Fathers and Continuous Learning in Child Welfare: Descriptive Evaluation Design Report

Fathers and Continuous Learning in Child Welfare: Descriptive Evaluation Design Report

OPRE Report 2022-265
Published: Oct 31, 2022
Publisher: Mathematica
Associated Project

Fathers and Continuous Learning in Child Welfare

Time frame: 2017–2023

Prepared for:

U.S. Department of Health and Human Services, Administration for Children and Families

Key Findings
  • The FCL descriptive study is taking place between June 2021 and March 2023.
  • Five child welfare agencies are participating in the FCL descriptive study, serving Los Angeles County, California; Hartford and Manchester, Connecticut; Denver, Colorado; Prowers County, Colorado; and Wake County, North Carolina.
  • Data collection activities in the FCL descriptive study include: (1) a survey of child welfare staff and partners; (2) analysis of program data; (3) semi-structured interviews with child welfare staff, partners, and community members; and (4) focus groups with fathers and paternal relatives.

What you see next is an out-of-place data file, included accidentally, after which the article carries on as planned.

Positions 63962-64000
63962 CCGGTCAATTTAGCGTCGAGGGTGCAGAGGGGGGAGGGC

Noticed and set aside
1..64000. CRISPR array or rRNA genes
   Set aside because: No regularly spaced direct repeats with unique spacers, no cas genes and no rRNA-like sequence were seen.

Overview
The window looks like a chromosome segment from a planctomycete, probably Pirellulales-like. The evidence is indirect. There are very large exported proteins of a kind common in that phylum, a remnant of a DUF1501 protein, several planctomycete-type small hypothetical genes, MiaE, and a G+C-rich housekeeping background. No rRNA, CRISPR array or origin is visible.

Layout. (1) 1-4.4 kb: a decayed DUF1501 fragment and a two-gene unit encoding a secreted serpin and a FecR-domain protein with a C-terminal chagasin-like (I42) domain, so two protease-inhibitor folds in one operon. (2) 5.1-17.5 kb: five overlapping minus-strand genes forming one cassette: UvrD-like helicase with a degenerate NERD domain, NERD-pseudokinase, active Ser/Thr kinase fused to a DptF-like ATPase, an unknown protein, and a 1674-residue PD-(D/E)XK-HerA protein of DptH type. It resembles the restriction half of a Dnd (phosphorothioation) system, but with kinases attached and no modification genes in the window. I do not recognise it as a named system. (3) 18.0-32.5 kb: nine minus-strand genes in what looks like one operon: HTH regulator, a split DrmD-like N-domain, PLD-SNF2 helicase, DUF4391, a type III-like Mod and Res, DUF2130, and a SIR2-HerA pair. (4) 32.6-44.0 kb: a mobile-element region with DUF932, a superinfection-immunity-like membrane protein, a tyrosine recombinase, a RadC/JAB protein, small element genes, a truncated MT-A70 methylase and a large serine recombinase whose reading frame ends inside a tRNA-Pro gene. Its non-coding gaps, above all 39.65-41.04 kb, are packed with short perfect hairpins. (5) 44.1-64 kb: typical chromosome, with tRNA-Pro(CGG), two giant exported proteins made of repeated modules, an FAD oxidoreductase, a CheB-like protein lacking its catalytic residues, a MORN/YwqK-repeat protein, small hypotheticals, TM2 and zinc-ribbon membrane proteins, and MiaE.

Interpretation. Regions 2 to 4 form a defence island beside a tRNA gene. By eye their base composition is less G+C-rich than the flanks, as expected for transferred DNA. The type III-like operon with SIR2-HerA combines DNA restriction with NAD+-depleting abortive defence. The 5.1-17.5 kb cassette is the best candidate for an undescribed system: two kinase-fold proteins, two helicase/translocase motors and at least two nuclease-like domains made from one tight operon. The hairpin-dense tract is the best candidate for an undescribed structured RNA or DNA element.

• A final report that describes findings from the descriptive study and includes options for integrating promising strategies into other child welfare settings will be developed and released in 2023.

This design report describes our approach to the FCL descriptive study. The study has three aims. The first is to describe potentially promising strategies and approaches for engaging fathers and paternal relatives in the child welfare system. The second is to assess the promise of the BSC as a continuous quality improvement (CQI) framework for addressing challenges in the child welfare system—for example, whether and to what extent the BSC has potential for use in the child welfare field, and if so, how it may be applied to other child welfare challenges. The third is to assess the extent to which child welfare agencies experienced a shift in organizational culture after implementing the BSC. The FCL descriptive study is not intended to draw causal or other statistical inferences about the effectiveness of the BSC or any of the strategies that agencies developed and tested in the BSC. Instead, we will seek to describe promising practices and potential next steps for continued research.

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